The Fibonacci Sequence is the series of numbers:

0, 1, 1, 2, 3, 5, 8, 13, 21, 34, …

The next number is found by adding up the two numbers before it — and it is in nature …

A Bunch of Interesting Stuff

The Fibonacci Sequence is the series of numbers:

0, 1, 1, 2, 3, 5, 8, 13, 21, 34, …

The next number is found by adding up the two numbers before it — and it is in nature …

Using the fundamentals of set theory, explore the mind-bending concept of the “infinity of infinities” — and how it led mathematicians to conclude that math itself contains unanswerable questions.

Have you ever tried to guess how many pieces of candy there are in a jar? Or tackled a mindbender like: “How many piano tuners are there in Chicago?” Physicist Enrico Fermi was very good at problems like these — learn how he used the power of 10 to make amazingly fast estimations of big numbers.

Can folding a piece of paper 45 times get you to the moon? By seeing what happens when folding just one piece of paper, we see the unbelievable potential of exponential growth. This lesson will leave you wanting to grab a piece of paper to see how many times you can fold it!

If you have ever struggled to complete classic Nintendo games, don’t feel bad – they are officially difficult.

An analysis of the computational complexity of video games, including those in the Mario and Legend of Zelda series, proves that many of them belong to a class of mathematical problems called NP-hard. This means that for a given game level, it can be very difficult to work out whether it is possible for a player to reach the end. Learn more here.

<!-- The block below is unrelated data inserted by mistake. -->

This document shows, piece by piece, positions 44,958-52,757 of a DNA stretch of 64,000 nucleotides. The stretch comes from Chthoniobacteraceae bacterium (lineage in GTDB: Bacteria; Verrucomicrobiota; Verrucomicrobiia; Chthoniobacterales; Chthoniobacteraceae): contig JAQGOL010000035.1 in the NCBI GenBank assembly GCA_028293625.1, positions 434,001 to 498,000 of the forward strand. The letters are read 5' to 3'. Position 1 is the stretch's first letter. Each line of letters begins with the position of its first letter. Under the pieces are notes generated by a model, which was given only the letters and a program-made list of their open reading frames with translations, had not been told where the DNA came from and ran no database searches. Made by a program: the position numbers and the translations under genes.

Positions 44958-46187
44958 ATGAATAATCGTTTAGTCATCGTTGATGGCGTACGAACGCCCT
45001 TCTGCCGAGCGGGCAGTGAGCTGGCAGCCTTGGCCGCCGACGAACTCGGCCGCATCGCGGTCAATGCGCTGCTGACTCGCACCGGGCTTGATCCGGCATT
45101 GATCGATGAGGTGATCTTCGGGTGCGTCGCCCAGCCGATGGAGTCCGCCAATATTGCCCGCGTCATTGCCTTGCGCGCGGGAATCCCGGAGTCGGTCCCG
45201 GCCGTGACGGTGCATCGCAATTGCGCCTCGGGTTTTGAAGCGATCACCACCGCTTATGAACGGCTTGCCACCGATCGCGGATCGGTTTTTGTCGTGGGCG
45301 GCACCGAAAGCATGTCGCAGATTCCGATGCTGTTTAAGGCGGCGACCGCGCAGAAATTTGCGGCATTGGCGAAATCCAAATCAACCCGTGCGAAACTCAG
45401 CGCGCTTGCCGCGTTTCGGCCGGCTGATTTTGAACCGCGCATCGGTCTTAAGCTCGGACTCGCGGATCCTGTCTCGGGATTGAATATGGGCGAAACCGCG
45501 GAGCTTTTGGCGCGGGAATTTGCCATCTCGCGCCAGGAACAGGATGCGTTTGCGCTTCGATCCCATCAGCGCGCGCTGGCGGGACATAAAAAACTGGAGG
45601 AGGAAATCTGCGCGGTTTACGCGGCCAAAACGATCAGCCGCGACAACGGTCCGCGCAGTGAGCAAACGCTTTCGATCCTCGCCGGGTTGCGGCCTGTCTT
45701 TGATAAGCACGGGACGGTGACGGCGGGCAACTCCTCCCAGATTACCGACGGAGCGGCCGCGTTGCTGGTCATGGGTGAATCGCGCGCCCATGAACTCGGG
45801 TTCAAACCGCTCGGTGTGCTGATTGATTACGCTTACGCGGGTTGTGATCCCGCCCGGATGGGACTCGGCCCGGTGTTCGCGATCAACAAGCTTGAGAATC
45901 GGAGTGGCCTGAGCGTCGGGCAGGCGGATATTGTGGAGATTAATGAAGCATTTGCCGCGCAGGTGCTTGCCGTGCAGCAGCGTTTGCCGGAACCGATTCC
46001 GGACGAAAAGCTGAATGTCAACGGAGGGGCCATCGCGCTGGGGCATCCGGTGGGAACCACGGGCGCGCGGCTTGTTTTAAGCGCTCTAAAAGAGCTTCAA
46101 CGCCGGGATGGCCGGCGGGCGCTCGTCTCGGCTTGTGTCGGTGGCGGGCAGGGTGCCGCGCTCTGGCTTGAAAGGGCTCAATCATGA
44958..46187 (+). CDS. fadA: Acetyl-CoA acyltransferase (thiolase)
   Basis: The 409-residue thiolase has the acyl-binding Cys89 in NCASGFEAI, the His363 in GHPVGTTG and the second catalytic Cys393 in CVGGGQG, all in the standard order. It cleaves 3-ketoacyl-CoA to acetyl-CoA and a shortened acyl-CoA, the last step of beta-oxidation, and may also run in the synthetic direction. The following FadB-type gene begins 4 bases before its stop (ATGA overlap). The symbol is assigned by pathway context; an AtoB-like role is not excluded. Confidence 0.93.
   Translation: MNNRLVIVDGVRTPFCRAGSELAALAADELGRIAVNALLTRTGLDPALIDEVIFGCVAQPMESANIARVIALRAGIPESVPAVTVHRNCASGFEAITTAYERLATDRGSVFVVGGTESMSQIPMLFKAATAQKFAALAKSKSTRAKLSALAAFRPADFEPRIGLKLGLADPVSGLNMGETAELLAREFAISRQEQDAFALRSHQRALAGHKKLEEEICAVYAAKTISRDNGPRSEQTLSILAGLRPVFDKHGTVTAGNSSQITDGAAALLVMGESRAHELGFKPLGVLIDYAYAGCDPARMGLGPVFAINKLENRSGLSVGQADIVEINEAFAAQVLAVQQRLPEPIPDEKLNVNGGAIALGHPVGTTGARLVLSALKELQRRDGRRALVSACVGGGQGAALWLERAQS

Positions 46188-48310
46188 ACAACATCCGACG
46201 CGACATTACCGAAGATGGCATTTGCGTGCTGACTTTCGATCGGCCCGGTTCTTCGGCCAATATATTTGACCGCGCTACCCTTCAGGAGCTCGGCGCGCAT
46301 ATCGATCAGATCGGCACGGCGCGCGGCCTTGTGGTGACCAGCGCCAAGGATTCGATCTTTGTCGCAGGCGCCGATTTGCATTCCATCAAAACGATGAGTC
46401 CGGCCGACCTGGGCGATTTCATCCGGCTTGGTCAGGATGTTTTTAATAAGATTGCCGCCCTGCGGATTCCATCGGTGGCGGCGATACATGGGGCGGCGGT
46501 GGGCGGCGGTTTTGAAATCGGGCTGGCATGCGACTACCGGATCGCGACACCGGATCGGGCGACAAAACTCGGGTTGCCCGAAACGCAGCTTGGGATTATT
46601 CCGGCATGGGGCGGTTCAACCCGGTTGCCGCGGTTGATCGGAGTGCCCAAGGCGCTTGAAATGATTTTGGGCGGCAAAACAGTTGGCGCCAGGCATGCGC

Probability theory is the branch of mathematics concerned with analysis of random phenomena. In most four-choice multiple choice questions, your probability of being correct is 1 in 4. Not so with this question:

See how the entire human population is slowly getting rich and healthier:

A popular belief holds that it is impossible to fold a sheet of paper in half more than 7 times.

Suppose that you start with an standard A4 sheet of paper – about 300 mm long, and about 0.05 mm thick.

The first time you fold it in half, it becomes 150 mm long and 0.1 mm thick. The second fold takes it to 75 mm long and 0.2 mm thick. By the 8th fold (if you can get there), you have a blob of paper 1.25 mm long, but 12.8 mm thick. It’s now thicker than it is long, and, if you’re trying to bend it, seems to have the structural integrity of steel.

In fact, if you had a sheet of paper, and folded it in half 50 times, how thick would it be? The answer is about 100 million kilometres, which is about two thirds of the distance between the Sun and the Earth.

In fact it is possible to fold paper 12 times you would need about 1.2 km of paper. A high school student called Britney Gallivan did it in 2002.

After some searching she found a roll of special toilet paper that would suit her needs – and that cost US $85. With her parents, she rolled out the jumbo toilet paper, marked the halfway point, and folded it the first time. It took a while, because it was a long way to the end of the paper. Then she folded the paper the second time, and then again and again.

After seven hours, she folded her paper for the 11th time into a skinny slab, about 80 cm wide and 40 cm high, and posed for photos. She then folded it another time to get that 12th fold. Read more here or here.

Starting with the Fibonacci sequence (0, 1, 1, 2, 3, 5, 8, 13, 21, 34, 55, 89, 144, …) here’s a movie inspired by numbers, geometry and nature: